// lines and colors
Though he painted landscapes and still life, and worked in oil, French artist Paul-César Helleu was known primarily for his beautiful portraits of turn of the century society women, done primarily in pastel, chalk and drypoint etching.
Helleu entered the prestigious École des Beaux-Arts at an early age, studying in the academic tradition under Jean-Léon Gérôme. He also came into contact artists like Monet, Whistler, and in particular, John Singer Sargent, with whom he would have a life-long friendship.
He also befriended and learned from society painter Giovanni Boldini, but it was an encounter with James Jacques Tissot, who he met through Whistler, that sparked his enthusiasm for drypoint etching. Helleu went on to create numerous drypoint prints (images above, bottom three). These are not as well represented in current online collections of his work as his pastels and chalk drawings, but there is a nice selection of them on the site of the Brooklyn Museum.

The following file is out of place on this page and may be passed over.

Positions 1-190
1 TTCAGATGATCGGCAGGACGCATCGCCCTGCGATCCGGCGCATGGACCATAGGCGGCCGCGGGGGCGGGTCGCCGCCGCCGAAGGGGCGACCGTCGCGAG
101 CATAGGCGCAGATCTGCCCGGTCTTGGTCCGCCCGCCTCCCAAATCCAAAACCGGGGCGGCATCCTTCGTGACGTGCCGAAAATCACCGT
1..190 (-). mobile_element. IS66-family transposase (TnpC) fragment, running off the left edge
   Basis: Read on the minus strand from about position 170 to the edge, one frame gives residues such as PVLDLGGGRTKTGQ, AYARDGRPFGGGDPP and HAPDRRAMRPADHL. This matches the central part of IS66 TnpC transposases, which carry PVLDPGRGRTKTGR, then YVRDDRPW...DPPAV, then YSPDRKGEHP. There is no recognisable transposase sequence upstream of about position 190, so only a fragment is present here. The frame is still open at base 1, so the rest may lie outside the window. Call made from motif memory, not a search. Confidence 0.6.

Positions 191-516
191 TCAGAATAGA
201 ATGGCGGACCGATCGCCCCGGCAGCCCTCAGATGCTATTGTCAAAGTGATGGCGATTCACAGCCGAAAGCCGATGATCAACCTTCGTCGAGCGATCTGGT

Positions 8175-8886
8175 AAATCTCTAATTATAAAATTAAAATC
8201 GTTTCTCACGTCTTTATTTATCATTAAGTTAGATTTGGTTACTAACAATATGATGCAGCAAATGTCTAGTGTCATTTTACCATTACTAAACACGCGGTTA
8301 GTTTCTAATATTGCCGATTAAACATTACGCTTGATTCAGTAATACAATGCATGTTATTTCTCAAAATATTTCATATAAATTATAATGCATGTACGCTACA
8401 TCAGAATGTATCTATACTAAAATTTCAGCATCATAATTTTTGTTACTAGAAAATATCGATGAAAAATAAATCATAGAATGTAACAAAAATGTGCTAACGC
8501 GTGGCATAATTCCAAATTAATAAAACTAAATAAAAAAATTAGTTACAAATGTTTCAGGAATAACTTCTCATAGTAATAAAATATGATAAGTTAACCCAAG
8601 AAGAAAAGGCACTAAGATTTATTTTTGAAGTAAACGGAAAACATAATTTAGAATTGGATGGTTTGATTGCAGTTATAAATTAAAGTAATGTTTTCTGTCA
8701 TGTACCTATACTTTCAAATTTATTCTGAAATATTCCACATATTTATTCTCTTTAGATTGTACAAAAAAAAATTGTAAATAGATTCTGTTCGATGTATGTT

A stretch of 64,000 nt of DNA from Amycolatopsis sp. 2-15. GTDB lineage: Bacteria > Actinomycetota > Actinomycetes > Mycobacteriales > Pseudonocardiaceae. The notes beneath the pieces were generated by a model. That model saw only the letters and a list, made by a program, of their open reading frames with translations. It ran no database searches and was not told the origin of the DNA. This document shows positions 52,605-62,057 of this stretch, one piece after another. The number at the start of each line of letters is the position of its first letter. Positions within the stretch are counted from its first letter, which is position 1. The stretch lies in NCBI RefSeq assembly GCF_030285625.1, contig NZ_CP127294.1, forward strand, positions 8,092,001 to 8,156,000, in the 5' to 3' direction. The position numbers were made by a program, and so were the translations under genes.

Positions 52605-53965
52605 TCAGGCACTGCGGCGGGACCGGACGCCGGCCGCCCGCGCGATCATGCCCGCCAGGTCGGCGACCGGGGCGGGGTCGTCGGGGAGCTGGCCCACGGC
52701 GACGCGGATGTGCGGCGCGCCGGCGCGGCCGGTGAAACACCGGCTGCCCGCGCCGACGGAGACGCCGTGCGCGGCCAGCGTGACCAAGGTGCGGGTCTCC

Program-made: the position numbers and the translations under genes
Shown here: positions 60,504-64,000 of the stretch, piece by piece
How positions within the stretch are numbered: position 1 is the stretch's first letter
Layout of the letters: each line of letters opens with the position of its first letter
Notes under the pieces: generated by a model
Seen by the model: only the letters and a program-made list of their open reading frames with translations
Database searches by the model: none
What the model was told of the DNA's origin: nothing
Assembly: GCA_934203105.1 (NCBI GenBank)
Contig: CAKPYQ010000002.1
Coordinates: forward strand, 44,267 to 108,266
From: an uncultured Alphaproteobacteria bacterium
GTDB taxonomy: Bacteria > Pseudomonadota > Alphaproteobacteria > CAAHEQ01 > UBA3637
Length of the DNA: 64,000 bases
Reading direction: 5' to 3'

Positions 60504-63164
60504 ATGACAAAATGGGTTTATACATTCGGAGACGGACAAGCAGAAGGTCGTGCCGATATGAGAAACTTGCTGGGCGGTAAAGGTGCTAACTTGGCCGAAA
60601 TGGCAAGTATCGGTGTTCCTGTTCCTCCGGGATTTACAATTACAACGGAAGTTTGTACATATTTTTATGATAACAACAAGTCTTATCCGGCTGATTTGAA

I particularly enjoy the way Helleu combines linear elements and hatching-like textures with more painterly passages in his pastels, and the loose freedom of much of the line work in his chalk drawings.
Among his other accomplishments, Helleu designed the Zodiac ceiling mural in New York's Grand Central Station.
There is a website devoted to the artist: Les Amis de Pau-César Helleu, established by his daughter.
Shared via my feedly reader
Sent from my iPad